Excuse me while I consider something. Last week-end/week I was up in Smithers for my Uncle Dave’s memorial. I didn’t know what to expect going up there, I am not exactly well versed in this type of pain or grief, most particularly in this family of mine. I was most shocked by how cool his memorial service was. (I am having a hard time finding the proper word for it — I would also say it was neat, humbling, surprising, hard, and anointed) Here’s why: I don’t think there is anything more honouring of someone’s life than watching or knowing what they’ve left behind. To say I learned many things about my Uncle Dave at his memorial would be an understatement to the highest degree — it’s a very real and powerful thing to be reminded of the very best parts about someone. It fascinates me that he lived for an entire lifetime before any of us kids came along. I found myself not wanting the speakers to stop talking about this dear man — there are so many things I don’t know. Neat because I now know this man was much more than an uncle and friend; humbling because the words spoken about him made me want to be that or have that in some parts of my own life; surprising because it wasn’t until we were gathered together that a sea of my own memories, memories that I had been desperate to hold in my hand but somehow were hard to grasp that week, came flooding over me as others shared about Dave; hard because as joy filled as I am knowing exactly where he is, it’s still okay to be sad that my life — our lives — are somehow a little less full now that he’s gone; and anointed because Jesus was truly in that place as evident in the faces of my cousins and aunt whose loss seems so unfair but whose hearts are carried by that faith that God knows exactly what he’s doing.
What will your legacy be? Will it be as staggering as my Uncle Dave’s, where even amidst broken hearts, there is abundant joy in that he touched our lives — making us laugh, teasing us with no remorse, caring about what we had to say, supportive with no reservation, and living with a faith that is to be admired. In my own life, I struggled with trusting Dave simply because every time I got back onto the snowmobile or quad while every instinct of my being was screaming DON’T DO IT, he’d find a way to go so fast, lose control, and dump me in the snow. Yet, he came to or umpired or kept the batting line up for as many balls games I had at Heritage Park as he could. I remember the day I told him I was going to pitch for the very first time (supportive with no reservation), he was so excited — I think he thought I was going to be the next ‘big thing’ in female fastball simply because they actually put me on the mound. I pitched the first inning, and every single batter hit of my first or second pitch. They got five runs in and I thought it wasn’t bad, at least they were crossing the plate. When I came off the field, Uncle Dave checked to see where I was in the batting order. He told me to follow him and I thought (supportive with no reservation) he was going to tell me I was a rockstar. Instead he said “Oh KATE, those pitches are embarrassing! What are you doing out there?” Considering I was 13, and had no formal pitching lessons, I thought I was doing pretty good! He then explained he wasn’t trying to hurt my feelings but that he felt bad that he didn’t show me his tricks before I went out on the field. Uncle Dave grabbed a ball and his glove and showed me for the next 15 minutes, and every other time I was sitting, how to pitch… drop balls, curveballs, whatever else he could come up with. And I proceeded to throw more strikes the rest of that game than I ever had in my shortlived pitching career, with Dave, my biggest (albeit, only) fan in the stands grinning the way we all remember it.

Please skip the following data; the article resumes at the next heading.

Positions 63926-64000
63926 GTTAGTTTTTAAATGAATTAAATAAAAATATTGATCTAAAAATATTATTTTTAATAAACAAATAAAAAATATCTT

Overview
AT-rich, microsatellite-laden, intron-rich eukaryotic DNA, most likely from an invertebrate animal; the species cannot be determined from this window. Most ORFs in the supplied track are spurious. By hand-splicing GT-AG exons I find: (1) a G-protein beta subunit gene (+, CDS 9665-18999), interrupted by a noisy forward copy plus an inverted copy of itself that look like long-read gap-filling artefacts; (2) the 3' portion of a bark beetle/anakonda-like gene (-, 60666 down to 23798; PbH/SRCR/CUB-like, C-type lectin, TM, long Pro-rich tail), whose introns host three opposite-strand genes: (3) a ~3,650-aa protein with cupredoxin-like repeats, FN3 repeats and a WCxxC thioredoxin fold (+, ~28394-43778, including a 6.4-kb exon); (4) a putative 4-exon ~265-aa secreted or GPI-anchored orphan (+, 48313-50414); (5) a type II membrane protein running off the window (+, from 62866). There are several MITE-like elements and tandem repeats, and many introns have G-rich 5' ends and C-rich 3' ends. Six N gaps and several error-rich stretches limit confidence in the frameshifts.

I think that’s what I loved most about him and what his legacy is for me — an unwavering commitment to the people in his life that made someone like me feel accepted, valued, and loved simply by his dedication to helping me or teasing me or being a friend however he could. Uncle Dave made me feel safe and the tragedy of death makes it hard to not beat myself up for not remembering that until now.
In the movie Shall We Dance, Susan Sarandon says this as she’s trying to qualify her understanding of marriage:
“We need a witness to our lives. There’s a billion people on the planet… I mean, what does any one life really mean? But in a marriage, you’re promising to care about everything. The good things, the bad things, the terrible things, the mundane things… all of it, all of the time, every day. You’re saying ‘Your life will not go unnoticed because I will notice it. Your life will not go un-witnessed because I will be your witness.”
Isolating everything from the part about marriage, those words are so powerful here. It’s so difficult, but last week made me want to be such a witness — so that those I am surrounded by don’t go unnoticed, that people are celebrated in this life for exactly who they are what what they bring to it. To not sometimes, but constantly be reminded of the best parts about them so that when they are gone, and our own lives are a little less complete, a little less full, their legacy is exactly where and what it should be — carried on through people who absolutely adored, admired, and loved every part about them. As already so-very-evident of my Uncle Dave. miss you.